Exploring Queensland, July 2006. Part 9. Georgetown to Ravenshoe: snakes, hot springs and a tin dred

Wednesday, Oct 25, 2006 at 16:16


The Georgetown caravan park was doing good business thanks to the wet weather, as quite a few travellers came in to dry out. We spent a day there doing routine “housekeeping”, phoning the kids and being entertained by friendly blue-faced honeyeaters. Neighbouring campers, like us, are puzzling what to do in this awkward weather. The forecast is for light rain for at least the next 24 hours. We paid a visit to the local, and well set up “I” Centre Hoping for info about the Undarra lava tubes; but no luck there, though they did suggest a couple of spots for a bush camp.

After another warm, humid night we decided to move east in the hope of finding a bush camp where we can sit out the rain. After checking a couple of places that were already occupied we found a track that led to a pretty waterhole. There were signs that others had camped there so we decided to do likewise. It was well off the road, had water and firewood, and was very pretty – as close to a perfect camp as you could wish for.

So we draped the tarps over the tent and settled in to wait out the weather. VKS skeds were busy with road and weather reports – there were quite a few roads closed around northern Qld so we were pleased that we were now snug and dry. Except that we were wrong about being dry. We remembered that we had stowed our cold weather gear including doonas and clothes up on the roof rack, and on checking found them to be quite damp. So we hastily rigged a clothes-line and hauled out the lot to air and dry.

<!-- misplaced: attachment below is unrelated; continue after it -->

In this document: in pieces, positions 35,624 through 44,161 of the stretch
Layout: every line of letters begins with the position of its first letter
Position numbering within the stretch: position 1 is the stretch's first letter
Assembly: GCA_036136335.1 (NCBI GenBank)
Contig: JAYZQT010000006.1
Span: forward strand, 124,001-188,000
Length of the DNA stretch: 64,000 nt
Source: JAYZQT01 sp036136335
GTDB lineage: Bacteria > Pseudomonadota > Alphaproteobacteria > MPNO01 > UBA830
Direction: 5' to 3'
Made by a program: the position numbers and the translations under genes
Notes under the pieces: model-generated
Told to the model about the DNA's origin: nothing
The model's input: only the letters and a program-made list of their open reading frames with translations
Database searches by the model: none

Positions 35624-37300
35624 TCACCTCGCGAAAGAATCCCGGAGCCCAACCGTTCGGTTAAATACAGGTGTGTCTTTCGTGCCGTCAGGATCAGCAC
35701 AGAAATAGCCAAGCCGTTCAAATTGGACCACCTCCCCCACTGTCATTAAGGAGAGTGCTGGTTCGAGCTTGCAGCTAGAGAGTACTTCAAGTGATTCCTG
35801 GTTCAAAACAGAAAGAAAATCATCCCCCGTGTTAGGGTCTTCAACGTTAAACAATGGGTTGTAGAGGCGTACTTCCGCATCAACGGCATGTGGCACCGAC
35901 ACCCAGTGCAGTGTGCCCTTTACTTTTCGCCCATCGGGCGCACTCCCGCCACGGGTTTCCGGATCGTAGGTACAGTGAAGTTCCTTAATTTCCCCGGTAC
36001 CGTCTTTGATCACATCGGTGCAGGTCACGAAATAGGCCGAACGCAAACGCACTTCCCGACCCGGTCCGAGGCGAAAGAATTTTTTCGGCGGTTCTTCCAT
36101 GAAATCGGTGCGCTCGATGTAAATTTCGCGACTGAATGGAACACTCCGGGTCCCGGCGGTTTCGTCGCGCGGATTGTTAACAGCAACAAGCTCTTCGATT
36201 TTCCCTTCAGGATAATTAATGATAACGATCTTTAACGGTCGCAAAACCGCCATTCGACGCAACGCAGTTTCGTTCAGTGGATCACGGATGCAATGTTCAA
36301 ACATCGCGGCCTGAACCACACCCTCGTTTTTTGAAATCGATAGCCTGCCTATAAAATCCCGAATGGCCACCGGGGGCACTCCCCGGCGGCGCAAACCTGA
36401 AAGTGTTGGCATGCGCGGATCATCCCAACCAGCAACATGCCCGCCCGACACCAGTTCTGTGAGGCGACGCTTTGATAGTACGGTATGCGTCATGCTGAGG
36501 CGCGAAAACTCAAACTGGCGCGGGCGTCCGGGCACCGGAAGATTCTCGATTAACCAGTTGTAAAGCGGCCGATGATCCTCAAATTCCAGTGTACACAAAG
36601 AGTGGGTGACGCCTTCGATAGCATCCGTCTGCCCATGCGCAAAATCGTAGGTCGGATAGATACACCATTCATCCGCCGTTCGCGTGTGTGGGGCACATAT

We also went exploring, and attempted to walk around the waterhole but had to turn back when the scrub and long grass got the better of us. There are quite a few flowering shrubs – grevilleas, kurrajong and native kapock all making colourful displays. It was also interesting to see that mixed in with the river red gums that line the waterhole there was quite a lot of young Pandanus adding a tropical touch.

John went for a walk but soon returned calling for Val to come quickly. He had found a large snake consuming a bird – have a look here at what we saw over the next 40 minutes. But we were apprehensive about being too close, although all was well in the end.

There were lots of birds – blue-faced and other honeyeaters feeding in the flowering grevilleas, friar-birds, bouble-bar finches, butcher birds, and a few water birds patiently patrolling the edges of the waterhole. Towards evening a small group of red tailed black cockatoos settled on a dead tree and we were able to watch the sun lighting up their beautiful red tails.

We were sorry to leave this lovely camp but as the weather had cleared it was time to move on. We turned down a road to Einasleigh but it quickly deteriorated so we turned back. At Mt. Surprise – a very tidy and helpful spot –Troopy had an unexpected wash as we went through a vehicle spray designed to get rid of unwanted weed seed. We bought some provisions and had a look at the gemstones on display there, before heading off into the Undarra NP. There we found a walk around a volcanic crater made up largely of what had once been frothy rock. We took lots of photos of a weird landscape that boasts a hundred or so other volcanic peaks. We had heard back in Mt Surprise that the tours of the lava tubes were booked out for the day so we contented ourselves by identifying the course of the tubes from our vantage point on the crater rim. Well at least we could say we had seen them. We decided to move on towards Innot Hot Springs, though we stopped briefly for a walk in the vine forest in the 40 Mile Scrub NP.